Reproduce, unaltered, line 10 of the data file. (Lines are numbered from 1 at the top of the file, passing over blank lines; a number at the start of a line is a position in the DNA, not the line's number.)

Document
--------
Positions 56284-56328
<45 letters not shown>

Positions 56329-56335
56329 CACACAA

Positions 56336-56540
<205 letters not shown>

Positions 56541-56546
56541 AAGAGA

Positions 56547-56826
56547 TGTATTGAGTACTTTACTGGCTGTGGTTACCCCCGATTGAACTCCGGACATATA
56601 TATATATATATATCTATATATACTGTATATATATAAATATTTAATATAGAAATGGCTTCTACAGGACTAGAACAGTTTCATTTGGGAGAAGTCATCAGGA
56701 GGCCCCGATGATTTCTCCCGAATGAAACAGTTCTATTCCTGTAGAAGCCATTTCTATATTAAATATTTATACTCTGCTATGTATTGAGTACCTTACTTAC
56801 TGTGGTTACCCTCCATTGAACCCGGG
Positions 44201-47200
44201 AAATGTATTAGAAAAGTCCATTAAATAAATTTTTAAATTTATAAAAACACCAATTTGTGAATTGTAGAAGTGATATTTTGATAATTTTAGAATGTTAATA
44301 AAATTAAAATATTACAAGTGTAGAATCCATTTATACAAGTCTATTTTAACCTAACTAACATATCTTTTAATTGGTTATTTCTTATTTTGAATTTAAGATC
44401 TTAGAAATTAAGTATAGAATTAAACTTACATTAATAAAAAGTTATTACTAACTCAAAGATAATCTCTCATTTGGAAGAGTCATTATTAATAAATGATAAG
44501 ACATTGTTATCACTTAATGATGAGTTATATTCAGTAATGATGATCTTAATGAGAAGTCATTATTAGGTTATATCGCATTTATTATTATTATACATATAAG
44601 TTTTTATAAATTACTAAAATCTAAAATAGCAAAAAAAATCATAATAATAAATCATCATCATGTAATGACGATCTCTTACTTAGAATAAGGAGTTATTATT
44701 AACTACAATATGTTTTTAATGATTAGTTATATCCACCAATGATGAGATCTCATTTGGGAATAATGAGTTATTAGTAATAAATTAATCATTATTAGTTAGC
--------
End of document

56547 TGTATTGAGTACTTTACTGGCTGTGGTTACCCCCGATTGAACTCCGGACATATA